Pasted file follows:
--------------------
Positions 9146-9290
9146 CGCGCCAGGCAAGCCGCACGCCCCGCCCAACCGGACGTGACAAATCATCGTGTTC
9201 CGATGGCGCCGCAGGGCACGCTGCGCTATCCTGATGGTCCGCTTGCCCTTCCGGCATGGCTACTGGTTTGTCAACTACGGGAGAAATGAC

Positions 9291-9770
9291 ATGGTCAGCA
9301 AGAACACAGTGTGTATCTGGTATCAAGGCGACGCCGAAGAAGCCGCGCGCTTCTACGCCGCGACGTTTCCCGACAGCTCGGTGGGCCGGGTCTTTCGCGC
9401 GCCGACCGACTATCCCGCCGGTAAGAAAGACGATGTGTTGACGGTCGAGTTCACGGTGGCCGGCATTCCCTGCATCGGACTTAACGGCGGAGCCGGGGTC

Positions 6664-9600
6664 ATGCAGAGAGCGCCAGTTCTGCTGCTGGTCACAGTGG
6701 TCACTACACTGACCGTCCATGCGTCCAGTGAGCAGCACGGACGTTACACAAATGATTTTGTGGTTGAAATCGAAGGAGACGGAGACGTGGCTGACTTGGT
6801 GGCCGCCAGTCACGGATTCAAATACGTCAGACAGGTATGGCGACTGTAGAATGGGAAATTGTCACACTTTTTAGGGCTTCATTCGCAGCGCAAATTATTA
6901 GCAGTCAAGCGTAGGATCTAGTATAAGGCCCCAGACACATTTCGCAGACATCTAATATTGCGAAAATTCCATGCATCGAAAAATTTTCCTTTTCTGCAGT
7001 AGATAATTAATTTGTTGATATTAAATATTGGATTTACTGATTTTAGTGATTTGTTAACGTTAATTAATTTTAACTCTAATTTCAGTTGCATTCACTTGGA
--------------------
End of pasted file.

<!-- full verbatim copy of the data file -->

Positions 9146-9290
9146 CGCGCCAGGCAAGCCGCACGCCCCGCCCAACCGGACGTGACAAATCATCGTGTTC
9201 CGATGGCGCCGCAGGGCACGCTGCGCTATCCTGATGGTCCGCTTGCCCTTCCGGCATGGCTACTGGTTTGTCAACTACGGGAGAAATGAC

Positions 9291-9770
9291 ATGGTCAGCA
9301 AGAACACAGTGTGTATCTGGTATCAAGGCGACGCCGAAGAAGCCGCGCGCTTCTACGCCGCGACGTTTCCCGACAGCTCGGTGGGCCGGGTCTTTCGCGC
9401 GCCGACCGACTATCCCGCCGGTAAGAAAGACGATGTGTTGACGGTCGAGTTCACGGTGGCCGGCATTCCCTGCATCGGACTTAACGGCGGAGCCGGGGTC

Positions 6664-9600
6664 ATGCAGAGAGCGCCAGTTCTGCTGCTGGTCACAGTGG
6701 TCACTACACTGACCGTCCATGCGTCCAGTGAGCAGCACGGACGTTACACAAATGATTTTGTGGTTGAAATCGAAGGAGACGGAGACGTGGCTGACTTGGT
6801 GGCCGCCAGTCACGGATTCAAATACGTCAGACAGGTATGGCGACTGTAGAATGGGAAATTGTCACACTTTTTAGGGCTTCATTCGCAGCGCAAATTATTA
6901 GCAGTCAAGCGTAGGATCTAGTATAAGGCCCCAGACACATTTCGCAGACATCTAATATTGCGAAAATTCCATGCATCGAAAAATTTTCCTTTTCTGCAGT
7001 AGATAATTAATTTGTTGATATTAAATATTGGATTTACTGATTTTAGTGATTTGTTAACGTTAATTAATTTTAACTCTAATTTCAGTTGCATTCACTTGGA